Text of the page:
Tuesday, October 6, 2015

Walkabout: Part 3

Walkabout: Part 1
Walkabout: Part 2


When Carol caught up, she turned and looked down the hill to the riverbank. They could just see underneath the overhanging branches where the croc had crawled out. Indeed, there were obvious footprints and drag marks in the mud where it had come up onto land, but it must not have stopped just out of the water like they had been expecting. It must have crawled up further among the trees and the bushes.

That meant it was now somewhere back along the trail they had just run down.

"Hold on now. Something ain't right here..."

James waved for the couple to stay put as he walked back along the trail, crouched down, scanning down the hill and into the trees and bushes that obscured the view from the trail to the riverbank.

"James? That looked like an awfully big croc. Maybe we should just continue down the trail a bit, wait and see if it crosses behind us or heads back into the water?" Daryl's excitement was suddenly gone. The only sound was the guide's shoes on the dirt as he picked his way slowly back along the trail.

Animals dealt with predators on a regular basis. On a trip to Africa several years ago, Daryl and Carol had witnessed a small pride of lions share a watering hole with gazelle, hyenas, and even a giraffe with no problems. The prey could sense when a predator was on the hunt and dangerous, as well as when it wasn't. The silence of the park around them, combined with the knowledge that there was indeed a large predator nearby, wrapped them in a thin veil of fear, which threatened to thicken and smother them at any moment.

Carol slipped behind her husband as she watched the guide quietly search for the animal.

"I'm honestly not sure that was a saltie, mate. No ridges on its back. Looked more like a large monitor lizard."

"Monitor lizard? They don't get that big, do they? I mean, that thing was huge!" Daryl's voice wavered.

"Dunno, to be perfectly honest with you. I just know that wasn't like the salties I'm used to out here. Ah, there it is. Okay, you two, stay here. I'm going to see if I can get a better look at it."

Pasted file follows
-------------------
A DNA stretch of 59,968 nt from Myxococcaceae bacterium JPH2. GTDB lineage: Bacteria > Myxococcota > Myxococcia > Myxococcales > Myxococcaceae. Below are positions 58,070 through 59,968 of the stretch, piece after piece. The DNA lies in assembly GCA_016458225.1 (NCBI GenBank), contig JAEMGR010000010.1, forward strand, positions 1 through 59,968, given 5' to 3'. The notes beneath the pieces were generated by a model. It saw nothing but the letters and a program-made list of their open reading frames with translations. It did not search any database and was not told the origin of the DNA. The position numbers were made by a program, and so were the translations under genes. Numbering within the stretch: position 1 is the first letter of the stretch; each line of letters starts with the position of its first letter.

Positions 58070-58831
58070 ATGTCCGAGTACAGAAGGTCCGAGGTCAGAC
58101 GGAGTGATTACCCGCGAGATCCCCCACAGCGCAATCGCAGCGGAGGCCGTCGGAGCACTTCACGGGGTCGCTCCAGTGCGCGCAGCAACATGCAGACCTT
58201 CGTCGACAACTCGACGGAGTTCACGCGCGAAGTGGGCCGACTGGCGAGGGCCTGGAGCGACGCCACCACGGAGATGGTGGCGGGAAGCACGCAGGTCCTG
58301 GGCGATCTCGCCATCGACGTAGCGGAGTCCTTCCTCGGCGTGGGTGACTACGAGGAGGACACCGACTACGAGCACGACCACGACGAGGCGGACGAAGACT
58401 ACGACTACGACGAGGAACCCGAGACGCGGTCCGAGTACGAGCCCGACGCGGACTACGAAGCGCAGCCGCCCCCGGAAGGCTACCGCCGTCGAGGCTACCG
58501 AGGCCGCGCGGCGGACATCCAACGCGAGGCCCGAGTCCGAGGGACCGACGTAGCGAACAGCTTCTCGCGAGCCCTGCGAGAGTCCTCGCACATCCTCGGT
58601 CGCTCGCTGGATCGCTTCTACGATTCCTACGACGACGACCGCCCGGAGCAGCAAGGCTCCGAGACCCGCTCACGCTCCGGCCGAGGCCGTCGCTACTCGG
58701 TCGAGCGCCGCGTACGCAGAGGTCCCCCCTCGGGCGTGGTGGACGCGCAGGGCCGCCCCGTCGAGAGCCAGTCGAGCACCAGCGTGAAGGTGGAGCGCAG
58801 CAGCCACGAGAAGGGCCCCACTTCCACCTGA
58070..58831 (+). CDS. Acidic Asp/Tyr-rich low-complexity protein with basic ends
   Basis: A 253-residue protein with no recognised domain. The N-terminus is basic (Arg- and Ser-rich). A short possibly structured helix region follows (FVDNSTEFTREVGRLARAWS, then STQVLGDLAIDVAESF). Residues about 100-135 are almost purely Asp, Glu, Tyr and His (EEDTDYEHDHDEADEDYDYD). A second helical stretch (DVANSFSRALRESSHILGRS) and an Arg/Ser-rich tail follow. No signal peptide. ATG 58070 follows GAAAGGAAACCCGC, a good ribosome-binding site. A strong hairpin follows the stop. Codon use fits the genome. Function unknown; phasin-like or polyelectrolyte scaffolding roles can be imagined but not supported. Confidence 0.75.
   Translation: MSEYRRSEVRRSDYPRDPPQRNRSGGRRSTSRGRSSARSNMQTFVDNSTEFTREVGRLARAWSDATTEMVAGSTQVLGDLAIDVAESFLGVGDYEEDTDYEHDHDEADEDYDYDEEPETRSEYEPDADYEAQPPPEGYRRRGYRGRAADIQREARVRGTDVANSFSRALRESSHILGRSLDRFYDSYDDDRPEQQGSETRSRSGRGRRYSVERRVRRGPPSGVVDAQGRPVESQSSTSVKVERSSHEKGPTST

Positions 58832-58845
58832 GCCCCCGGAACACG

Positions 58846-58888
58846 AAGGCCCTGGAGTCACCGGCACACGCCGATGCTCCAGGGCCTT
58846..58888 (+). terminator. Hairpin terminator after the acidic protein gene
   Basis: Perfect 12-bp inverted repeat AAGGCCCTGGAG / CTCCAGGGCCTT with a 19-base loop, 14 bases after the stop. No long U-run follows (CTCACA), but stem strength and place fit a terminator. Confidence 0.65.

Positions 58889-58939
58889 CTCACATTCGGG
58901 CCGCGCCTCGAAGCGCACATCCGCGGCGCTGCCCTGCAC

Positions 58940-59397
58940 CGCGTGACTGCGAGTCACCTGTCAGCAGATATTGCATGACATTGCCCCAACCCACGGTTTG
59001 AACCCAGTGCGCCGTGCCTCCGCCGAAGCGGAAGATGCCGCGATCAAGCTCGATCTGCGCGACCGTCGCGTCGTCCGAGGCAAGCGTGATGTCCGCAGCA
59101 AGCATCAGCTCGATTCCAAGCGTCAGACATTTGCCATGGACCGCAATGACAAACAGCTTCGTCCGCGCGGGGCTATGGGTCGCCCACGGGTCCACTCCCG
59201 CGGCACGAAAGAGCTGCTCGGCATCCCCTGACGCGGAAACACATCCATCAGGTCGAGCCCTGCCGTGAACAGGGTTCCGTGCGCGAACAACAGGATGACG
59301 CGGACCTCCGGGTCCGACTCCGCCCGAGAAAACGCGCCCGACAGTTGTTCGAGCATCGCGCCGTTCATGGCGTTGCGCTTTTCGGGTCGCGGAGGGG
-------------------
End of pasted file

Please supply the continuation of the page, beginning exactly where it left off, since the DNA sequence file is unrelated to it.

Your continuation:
"Are you crazy? Can't we just wait until it goes away?" Carol continued trying to squeeze herself behind her husband. Her sense of fear only increasing.

James worked his way carefully around the edge of the trail, keeping his eyes trained on the animal in the brush as he stepped down. "Just, stay there!"

James made his way down the hill, keeping his eyes on the shape which remained motionless in the bushes. He knew it was watching him as much as he was watching it. This was a massive animal, and an extremely dangerous predator if it was the reason all the other animals cleared out.

The coloring wasn't too far off from a saltwater croc. A mix of dark browns and greens, making it near invisible in the brackish water or the low brush. Even in the tall grass it would be hard to spot. It stood taller than a crocodile though, its head lifted high, with a much shorter snout. The scales were smooth as well, not the rough armour that the salties had.

James nodded to himself. It looked more like the biggest goanna he'd ever seen. If he had to guess, it was easily six meters long. He picked up a small rock and tossed it over into the bushes. The animal didn't move. He backed up slowly, his feet finding the way back up to the trail, eyes locked on the animal almost entirely hidden in front of him. Looking right at it, watching, it still seemed to vanish with the distance as he stepped back.

He didn't turn his back until he reached the trail again, then he hurried back to the couple.

"Yeah, that ain't a saltie. Looks like the biggest damn goanna in the world though."

"Goanna?" Carol asked, peeking over her husband's shoulder.

"Lizard. A really, REALLY, big lizard."

"Is it dangerous?" Daryl continued the line of questioning.

"Well, yeah. I imagine it is. Something that big could take down damn near anything it wants."

"You don't know what it is though?"

"Nope, never seen anything like it before."

"Can we sneak past it? Get back?" Carol's voice trembled.

As if to answer her question, the bushes shook, and then the beast charged up the hill and at them, the ground shuddering under their feet. It was absolutely a massive lizard, and not a crocodile. Its open mouth hissed at them, baring sparse, pointed teeth.